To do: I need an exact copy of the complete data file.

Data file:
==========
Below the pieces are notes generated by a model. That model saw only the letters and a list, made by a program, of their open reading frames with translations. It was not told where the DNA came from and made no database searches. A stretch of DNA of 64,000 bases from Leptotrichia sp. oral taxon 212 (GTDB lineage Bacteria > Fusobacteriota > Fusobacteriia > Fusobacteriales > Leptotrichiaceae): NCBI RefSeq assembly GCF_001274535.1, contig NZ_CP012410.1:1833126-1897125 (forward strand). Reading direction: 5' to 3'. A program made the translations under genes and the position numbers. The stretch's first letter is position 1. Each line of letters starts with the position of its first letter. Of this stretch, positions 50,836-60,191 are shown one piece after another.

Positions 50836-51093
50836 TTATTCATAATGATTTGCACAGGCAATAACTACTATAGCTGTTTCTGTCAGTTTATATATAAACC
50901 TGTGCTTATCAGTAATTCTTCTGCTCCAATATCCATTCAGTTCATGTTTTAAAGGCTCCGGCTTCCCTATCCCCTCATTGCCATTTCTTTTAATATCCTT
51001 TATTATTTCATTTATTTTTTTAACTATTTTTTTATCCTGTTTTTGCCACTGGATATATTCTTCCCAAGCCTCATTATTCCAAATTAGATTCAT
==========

Below the pieces are notes generated by a model. That model saw only the letters and a list, made by a program, of their open reading frames with translations. It was not told where the DNA came from and made no database searches. A stretch of DNA of 64,000 bases from Leptotrichia sp. oral taxon 212 (GTDB lineage Bacteria > Fusobacteriota > Fusobacteriia > Fusobacteriales > Leptotrichiaceae): NCBI RefSeq assembly GCF_001274535.1, contig NZ_CP012410.1:1833126-1897125 (forward strand). Reading direction: 5' to 3'. A program made the translations under genes and the position numbers. The stretch's first letter is position 1. Each line of letters starts with the position of its first letter. Of this stretch, positions 50,836-60,191 are shown one piece after another.

Positions 50836-51093
50836 TTATTCATAATGATTTGCACAGGCAATAACTACTATAGCTGTTTCTGTCAGTTTATATATAAACC
50901 TGTGCTTATCAGTAATTCTTCTGCTCCAATATCCATTCAGTTCATGTTTTAAAGGCTCCGGCTTCCCTATCCCCTCATTGCCATTTCTTTTAATATCCTT
51001 TATTATTTCATTTATTTTTTTAACTATTTTTTTATCCTGTTTTTGCCACTGGATATATTCTTCCCAAGCCTCATTATTCCAAATTAGATTCAT